Figure 19.43


Leukomalacia, gross

This child’s brain shows severe leukomalacia in which the white matter has become cystic and markedly shrunken (∗). The corpus callosum (▲) is only a thin band of tissue, and there is marked ex vacuo ventricular dilation (■) from loss of the hemispheric parenchyma. The overlying gray matter (▼) appears better preserved, although there is tissue loss in the neocortex as well. Affected patients usually experience an anoxic insult around the time of birth, or congenital infection, and become severely impaired neurologically. Periventricular leukomalacia may be marked by radiographic appearance of bright dystrophic calcifications in addition to the necrosis.



Figure 19.44


Ulegyria, gross

In this brain of a child, there is extensive loss of the cortical gray matter (▲) at the depths of these sulci with relative sparing of apical cortical portions, producing the mushroom-like appearance of gyri also observed with MR imaging. The thin gyral portions eventually become gliotic. Ulegyria is usually the result of an anoxic-ischemic event at or around the time of birth. The injury is most pronounced at the less perfused depths of the sulci, particularly in parasagittal watershed regions. Surviving children may have intellectual disability, various neurologic deficits in the category of cerebral palsy, and seizure disorders.



Figure 19.45


Status marmoratus, gross

This coronal section of brain through the basal ganglia with caudate and putamen shows an increased irregular white color (♦) of the basal ganglia. This is status marmoratus, or “marbled state,” owing to anoxia, which causes malfunction of the myelinating cells, the oligodendroglia, leading to abnormal myelination and the abnormal white areas seen here. Thalamus may also be affected. There is also neuronal loss and gliosis, which adds to the increased white color. Affected persons can have severe extrapyramidal movement problems, such as choreoathetosis.



Figure 19.46


Skull fracture, gross

Blunt force trauma to the head can lead to skull fracture. The right orbital plate at the base of this skull at autopsy shows multiple fractures (arrow) in an older patient who fell backward. The force of the blow was transmitted forward, resulting in a contrecoup injury pattern. Such basilar skull fractures may also occur with a blow to the side of the stationary head (coup injury pattern). A basal skull fracture may be suspected in a patient with a periorbital hematoma (dark discoloration of upper eyelids), blood collecting in mastoids, or cerebrospinal fluid rhinorrhea or otorrhea.



Figure 19.47


Skull fracture, radiograph

After a fall, this patient incurred a linear skull fracture, seen here as the long dark line (▲) in this lateral skull x-ray. The fainter branching gray lines represent the normal cranial vascular pattern outlined along the inner skull surface. If there is a direct blow to a stationary head, a coup injury with contusion to underlying brain can occur, even though the fracture is nondisplaced. In the absence of gross or imaging abnormalities to the brain, a more subtle concussion, defined by clinical findings, may have occurred.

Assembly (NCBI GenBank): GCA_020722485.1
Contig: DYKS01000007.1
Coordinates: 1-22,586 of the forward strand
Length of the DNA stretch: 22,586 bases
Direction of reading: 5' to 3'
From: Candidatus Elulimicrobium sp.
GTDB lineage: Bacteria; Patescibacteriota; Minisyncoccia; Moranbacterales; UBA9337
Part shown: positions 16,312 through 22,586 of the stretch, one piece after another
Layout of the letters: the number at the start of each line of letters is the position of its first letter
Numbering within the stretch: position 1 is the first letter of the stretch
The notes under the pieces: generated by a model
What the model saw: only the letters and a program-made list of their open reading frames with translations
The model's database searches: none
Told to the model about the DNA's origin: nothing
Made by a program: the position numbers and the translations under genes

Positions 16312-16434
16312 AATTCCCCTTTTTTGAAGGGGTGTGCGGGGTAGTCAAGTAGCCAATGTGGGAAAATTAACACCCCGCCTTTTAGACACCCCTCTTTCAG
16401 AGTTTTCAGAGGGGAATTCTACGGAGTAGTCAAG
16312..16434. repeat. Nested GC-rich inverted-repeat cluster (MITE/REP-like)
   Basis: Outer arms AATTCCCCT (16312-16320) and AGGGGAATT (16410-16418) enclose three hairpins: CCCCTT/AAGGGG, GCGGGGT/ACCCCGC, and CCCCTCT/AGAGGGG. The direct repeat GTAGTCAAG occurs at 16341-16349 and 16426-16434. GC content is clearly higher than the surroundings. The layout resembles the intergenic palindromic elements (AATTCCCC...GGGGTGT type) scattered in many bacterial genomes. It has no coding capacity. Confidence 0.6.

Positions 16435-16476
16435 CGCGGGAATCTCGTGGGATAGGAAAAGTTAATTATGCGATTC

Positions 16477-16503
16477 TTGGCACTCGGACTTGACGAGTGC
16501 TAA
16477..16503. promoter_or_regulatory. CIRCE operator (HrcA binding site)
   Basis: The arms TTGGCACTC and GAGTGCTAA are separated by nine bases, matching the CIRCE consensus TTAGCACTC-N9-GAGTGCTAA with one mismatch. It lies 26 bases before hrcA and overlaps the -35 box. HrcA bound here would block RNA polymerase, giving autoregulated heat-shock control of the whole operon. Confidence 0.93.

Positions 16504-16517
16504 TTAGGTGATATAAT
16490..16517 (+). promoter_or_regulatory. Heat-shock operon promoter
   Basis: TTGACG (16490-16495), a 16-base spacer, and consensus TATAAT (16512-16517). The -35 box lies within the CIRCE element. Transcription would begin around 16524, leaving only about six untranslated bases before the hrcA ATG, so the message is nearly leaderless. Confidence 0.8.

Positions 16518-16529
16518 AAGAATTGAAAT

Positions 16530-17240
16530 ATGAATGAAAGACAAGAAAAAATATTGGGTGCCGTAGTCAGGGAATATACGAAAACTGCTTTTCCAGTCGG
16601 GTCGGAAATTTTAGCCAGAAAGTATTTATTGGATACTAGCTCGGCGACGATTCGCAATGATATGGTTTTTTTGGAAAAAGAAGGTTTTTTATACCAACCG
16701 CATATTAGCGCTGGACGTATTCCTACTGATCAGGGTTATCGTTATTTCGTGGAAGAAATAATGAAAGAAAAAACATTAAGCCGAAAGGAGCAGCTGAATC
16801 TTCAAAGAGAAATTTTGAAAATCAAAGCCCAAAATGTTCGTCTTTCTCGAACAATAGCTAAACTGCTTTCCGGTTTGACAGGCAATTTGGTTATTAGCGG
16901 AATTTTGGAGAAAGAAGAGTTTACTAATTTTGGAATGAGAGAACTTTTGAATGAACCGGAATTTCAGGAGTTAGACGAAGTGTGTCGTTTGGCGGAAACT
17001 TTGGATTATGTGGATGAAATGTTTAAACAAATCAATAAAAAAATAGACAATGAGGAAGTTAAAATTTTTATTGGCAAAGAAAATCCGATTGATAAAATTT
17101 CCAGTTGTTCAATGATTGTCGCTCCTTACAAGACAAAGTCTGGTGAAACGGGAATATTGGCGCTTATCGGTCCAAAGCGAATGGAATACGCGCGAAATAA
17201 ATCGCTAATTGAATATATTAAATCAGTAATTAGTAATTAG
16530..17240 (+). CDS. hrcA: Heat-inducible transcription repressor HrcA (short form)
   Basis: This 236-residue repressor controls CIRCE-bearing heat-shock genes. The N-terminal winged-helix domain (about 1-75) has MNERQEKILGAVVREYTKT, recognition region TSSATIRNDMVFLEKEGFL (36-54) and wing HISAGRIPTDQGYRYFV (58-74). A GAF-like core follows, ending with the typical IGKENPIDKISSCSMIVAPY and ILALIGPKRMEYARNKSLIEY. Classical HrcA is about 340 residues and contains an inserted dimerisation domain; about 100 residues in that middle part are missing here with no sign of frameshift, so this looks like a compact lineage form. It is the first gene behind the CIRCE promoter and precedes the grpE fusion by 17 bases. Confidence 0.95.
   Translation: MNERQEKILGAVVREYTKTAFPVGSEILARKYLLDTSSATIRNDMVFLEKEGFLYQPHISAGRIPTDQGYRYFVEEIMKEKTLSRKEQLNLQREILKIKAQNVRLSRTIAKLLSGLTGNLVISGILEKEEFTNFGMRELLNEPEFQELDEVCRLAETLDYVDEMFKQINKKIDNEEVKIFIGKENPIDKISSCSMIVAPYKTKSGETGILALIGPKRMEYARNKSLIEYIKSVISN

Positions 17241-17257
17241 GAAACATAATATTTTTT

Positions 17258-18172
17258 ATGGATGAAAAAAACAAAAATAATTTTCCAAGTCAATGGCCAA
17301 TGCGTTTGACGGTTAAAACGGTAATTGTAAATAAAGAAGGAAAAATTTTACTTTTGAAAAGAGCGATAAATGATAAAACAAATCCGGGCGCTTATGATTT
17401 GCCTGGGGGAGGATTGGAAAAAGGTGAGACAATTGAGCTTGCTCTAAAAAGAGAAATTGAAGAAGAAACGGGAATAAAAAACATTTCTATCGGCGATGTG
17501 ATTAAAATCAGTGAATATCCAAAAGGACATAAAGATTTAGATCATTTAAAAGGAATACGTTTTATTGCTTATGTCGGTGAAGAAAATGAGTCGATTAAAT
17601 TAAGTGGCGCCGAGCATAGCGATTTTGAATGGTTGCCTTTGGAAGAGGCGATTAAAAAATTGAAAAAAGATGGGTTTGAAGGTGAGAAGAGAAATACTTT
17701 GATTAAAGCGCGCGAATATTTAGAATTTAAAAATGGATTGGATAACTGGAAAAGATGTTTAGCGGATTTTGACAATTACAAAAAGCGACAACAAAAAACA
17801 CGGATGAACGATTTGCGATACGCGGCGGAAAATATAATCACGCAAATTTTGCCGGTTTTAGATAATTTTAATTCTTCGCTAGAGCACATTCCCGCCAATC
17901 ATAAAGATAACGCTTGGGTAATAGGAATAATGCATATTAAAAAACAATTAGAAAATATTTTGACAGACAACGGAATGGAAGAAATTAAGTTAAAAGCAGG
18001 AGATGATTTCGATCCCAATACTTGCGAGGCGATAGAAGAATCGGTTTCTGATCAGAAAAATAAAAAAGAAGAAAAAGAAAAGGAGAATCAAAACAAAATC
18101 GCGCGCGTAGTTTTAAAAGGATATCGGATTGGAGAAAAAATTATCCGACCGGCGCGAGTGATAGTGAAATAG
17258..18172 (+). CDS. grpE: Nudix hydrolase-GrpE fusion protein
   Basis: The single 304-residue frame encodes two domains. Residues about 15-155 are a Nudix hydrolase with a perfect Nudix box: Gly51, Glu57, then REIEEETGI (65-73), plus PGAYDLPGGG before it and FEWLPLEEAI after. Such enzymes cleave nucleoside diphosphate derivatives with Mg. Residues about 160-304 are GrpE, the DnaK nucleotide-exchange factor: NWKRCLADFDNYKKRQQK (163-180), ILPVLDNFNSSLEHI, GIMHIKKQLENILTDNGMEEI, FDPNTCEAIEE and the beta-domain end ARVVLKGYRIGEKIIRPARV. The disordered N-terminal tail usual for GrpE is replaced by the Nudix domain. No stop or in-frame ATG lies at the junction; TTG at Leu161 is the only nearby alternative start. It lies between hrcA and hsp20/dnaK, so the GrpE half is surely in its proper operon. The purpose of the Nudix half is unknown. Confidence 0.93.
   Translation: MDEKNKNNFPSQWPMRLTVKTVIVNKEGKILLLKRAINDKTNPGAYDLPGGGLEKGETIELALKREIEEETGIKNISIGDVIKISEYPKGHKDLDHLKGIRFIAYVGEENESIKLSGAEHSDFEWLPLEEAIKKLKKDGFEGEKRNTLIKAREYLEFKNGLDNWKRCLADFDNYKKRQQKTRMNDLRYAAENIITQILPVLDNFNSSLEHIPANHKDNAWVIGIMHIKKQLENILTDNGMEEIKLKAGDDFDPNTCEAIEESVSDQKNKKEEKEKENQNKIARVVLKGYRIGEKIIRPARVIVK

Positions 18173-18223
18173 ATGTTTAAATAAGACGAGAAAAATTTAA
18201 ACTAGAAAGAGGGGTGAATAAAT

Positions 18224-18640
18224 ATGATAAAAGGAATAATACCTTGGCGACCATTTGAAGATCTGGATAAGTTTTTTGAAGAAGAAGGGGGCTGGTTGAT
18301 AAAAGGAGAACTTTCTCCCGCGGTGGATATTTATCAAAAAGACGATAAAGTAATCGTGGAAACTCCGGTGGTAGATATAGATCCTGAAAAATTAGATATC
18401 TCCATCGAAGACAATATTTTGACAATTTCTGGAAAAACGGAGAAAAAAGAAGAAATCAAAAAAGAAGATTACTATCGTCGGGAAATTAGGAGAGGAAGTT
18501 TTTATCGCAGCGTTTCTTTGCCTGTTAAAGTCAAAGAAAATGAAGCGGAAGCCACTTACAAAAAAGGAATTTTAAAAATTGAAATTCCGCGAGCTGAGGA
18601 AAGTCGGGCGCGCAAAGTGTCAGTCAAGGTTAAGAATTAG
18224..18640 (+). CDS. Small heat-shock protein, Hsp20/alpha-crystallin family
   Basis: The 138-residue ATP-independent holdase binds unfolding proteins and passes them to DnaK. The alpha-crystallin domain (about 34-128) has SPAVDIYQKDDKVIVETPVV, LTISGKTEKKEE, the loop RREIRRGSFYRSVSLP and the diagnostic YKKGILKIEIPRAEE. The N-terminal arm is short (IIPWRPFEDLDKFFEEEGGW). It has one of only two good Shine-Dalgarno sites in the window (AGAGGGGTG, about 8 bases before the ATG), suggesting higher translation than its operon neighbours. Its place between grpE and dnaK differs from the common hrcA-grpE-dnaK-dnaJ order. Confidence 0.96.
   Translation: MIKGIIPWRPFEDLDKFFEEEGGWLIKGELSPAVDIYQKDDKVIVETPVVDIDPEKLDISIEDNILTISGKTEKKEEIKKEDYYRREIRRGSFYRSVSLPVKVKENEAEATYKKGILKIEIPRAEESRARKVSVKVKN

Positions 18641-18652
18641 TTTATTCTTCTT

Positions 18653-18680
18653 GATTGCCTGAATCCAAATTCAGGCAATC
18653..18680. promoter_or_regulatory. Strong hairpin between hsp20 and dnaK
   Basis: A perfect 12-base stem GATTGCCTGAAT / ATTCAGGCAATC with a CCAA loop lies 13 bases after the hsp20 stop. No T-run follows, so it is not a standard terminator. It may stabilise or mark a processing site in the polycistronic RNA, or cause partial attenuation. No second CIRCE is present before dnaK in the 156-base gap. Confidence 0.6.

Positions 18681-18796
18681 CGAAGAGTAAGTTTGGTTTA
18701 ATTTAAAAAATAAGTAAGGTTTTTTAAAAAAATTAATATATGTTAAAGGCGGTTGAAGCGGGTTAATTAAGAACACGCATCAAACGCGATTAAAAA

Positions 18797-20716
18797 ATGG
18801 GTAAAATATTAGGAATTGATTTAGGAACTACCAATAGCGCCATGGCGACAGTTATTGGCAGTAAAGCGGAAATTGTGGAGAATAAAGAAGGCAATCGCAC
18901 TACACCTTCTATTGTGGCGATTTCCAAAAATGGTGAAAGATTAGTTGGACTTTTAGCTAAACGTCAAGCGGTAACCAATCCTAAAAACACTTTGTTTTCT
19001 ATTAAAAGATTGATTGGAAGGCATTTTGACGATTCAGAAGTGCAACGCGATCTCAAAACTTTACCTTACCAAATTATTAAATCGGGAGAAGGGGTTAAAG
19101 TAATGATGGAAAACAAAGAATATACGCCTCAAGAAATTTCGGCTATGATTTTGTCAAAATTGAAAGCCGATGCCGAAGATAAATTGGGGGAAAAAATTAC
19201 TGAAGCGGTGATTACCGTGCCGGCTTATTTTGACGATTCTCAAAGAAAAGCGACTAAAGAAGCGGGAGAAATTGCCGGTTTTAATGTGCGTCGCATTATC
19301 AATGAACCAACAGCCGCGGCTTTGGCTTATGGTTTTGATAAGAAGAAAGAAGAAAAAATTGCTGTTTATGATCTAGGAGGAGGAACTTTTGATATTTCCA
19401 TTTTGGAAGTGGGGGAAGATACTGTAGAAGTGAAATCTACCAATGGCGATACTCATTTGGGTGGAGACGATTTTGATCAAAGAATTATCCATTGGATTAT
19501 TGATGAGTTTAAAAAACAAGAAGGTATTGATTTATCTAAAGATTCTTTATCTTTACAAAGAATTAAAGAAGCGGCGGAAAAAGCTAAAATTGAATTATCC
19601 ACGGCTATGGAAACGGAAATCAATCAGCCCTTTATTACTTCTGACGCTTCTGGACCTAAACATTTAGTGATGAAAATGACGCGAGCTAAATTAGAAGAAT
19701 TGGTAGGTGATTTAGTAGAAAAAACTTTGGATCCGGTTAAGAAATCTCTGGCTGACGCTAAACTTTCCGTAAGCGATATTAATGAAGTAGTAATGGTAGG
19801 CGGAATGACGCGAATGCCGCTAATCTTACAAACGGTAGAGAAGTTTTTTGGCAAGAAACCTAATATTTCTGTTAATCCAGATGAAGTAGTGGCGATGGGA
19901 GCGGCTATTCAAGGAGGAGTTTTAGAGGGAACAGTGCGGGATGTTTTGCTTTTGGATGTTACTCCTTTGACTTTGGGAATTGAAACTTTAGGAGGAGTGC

Figure 19.48


Skull fracture, CT image

Head CT scan in “bone window” shows a skull fracture (►) on the right with diastasis of the sutures. However, this is not a depressed skull fracture, and it is not displaced; a displaced fracture results in skull bone extending into the cranial cavity for a distance greater than the skull thickness. A fracture in this location could result from a coup injury because of a direct blow to that portion of skull. Note the marked contusion with overlying soft-tissue swelling (♦) in the scalp, and a posterior small overlying skin laceration has been closed with a bright staple.



Figure 19.49


Cerebral contusions, gross

A coronal section through the frontal lobes reveals extensive recent contusions (bruises) with multiple superficial gyral hemorrhages (▲), most pronounced at the crests of the gyri, with relative sparing of cortex in the deeper sulci. More severe lesions could have extension of hemorrhage to underlying white matter. This contrecoup injury resulted from a fall backward, striking the occiput, with the force transmitted anteriorly to produce these contusions. In contrast, a coup type of brain injury occurs with a direct blow to the head and force delivered to the region of the brain adjacent to the site of impact. There can be subarachnoid hemorrhage and edema in the region of contusion, producing a local mass effect.



Figure 19.50


Cerebral contusions, CT image

The brighter areas (▲) of attenuation seen here within the cerebral parenchyma represent subfrontal contusions resulting from a contrecoup injury sustained in a fall backward. There is more hemorrhage and edema on the right, with a midline shift to the left and narrowing of ventricles. There was also subdural hemorrhage drained through a burr hole marked by the starburst artifact, with overlying four bright sutures as seen on the right.